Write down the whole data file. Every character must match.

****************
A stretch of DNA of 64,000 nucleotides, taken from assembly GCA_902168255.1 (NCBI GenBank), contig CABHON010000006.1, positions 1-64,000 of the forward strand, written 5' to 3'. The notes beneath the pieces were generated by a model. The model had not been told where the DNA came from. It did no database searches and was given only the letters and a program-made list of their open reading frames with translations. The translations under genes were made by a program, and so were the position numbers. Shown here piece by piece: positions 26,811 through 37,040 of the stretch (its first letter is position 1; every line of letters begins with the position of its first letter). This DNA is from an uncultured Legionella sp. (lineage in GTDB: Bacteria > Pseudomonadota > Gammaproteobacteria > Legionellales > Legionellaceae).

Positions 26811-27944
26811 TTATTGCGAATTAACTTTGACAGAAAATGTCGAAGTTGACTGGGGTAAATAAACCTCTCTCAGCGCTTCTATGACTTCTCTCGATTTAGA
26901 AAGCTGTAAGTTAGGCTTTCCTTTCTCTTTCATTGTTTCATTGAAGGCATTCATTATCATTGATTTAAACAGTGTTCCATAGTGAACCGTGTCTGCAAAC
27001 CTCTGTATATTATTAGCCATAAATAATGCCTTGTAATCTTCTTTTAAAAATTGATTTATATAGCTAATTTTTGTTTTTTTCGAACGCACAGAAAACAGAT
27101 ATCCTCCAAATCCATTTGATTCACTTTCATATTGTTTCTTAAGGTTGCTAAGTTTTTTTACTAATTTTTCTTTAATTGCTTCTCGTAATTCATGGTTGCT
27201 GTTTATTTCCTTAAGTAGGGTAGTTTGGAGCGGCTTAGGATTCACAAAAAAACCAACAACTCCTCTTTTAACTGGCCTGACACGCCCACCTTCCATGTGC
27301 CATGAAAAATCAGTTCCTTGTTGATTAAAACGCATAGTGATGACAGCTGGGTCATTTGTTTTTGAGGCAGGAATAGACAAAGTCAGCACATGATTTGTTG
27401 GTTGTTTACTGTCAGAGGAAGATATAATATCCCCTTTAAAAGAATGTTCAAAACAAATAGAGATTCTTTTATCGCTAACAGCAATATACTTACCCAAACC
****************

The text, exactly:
A stretch of DNA of 64,000 nucleotides, taken from assembly GCA_902168255.1 (NCBI GenBank), contig CABHON010000006.1, positions 1-64,000 of the forward strand, written 5' to 3'. The notes beneath the pieces were generated by a model. The model had not been told where the DNA came from. It did no database searches and was given only the letters and a program-made list of their open reading frames with translations. The translations under genes were made by a program, and so were the position numbers. Shown here piece by piece: positions 26,811 through 37,040 of the stretch (its first letter is position 1; every line of letters begins with the position of its first letter). This DNA is from an uncultured Legionella sp. (lineage in GTDB: Bacteria > Pseudomonadota > Gammaproteobacteria > Legionellales > Legionellaceae).

Positions 26811-27944
26811 TTATTGCGAATTAACTTTGACAGAAAATGTCGAAGTTGACTGGGGTAAATAAACCTCTCTCAGCGCTTCTATGACTTCTCTCGATTTAGA
26901 AAGCTGTAAGTTAGGCTTTCCTTTCTCTTTCATTGTTTCATTGAAGGCATTCATTATCATTGATTTAAACAGTGTTCCATAGTGAACCGTGTCTGCAAAC
27001 CTCTGTATATTATTAGCCATAAATAATGCCTTGTAATCTTCTTTTAAAAATTGATTTATATAGCTAATTTTTGTTTTTTTCGAACGCACAGAAAACAGAT
27101 ATCCTCCAAATCCATTTGATTCACTTTCATATTGTTTCTTAAGGTTGCTAAGTTTTTTTACTAATTTTTCTTTAATTGCTTCTCGTAATTCATGGTTGCT
27201 GTTTATTTCCTTAAGTAGGGTAGTTTGGAGCGGCTTAGGATTCACAAAAAAACCAACAACTCCTCTTTTAACTGGCCTGACACGCCCACCTTCCATGTGC
27301 CATGAAAAATCAGTTCCTTGTTGATTAAAACGCATAGTGATGACAGCTGGGTCATTTGTTTTTGAGGCAGGAATAGACAAAGTCAGCACATGATTTGTTG
27401 GTTGTTTACTGTCAGAGGAAGATATAATATCCCCTTTAAAAGAATGTTCAAAACAAATAGAGATTCTTTTATCGCTAACAGCAATATACTTACCCAAACC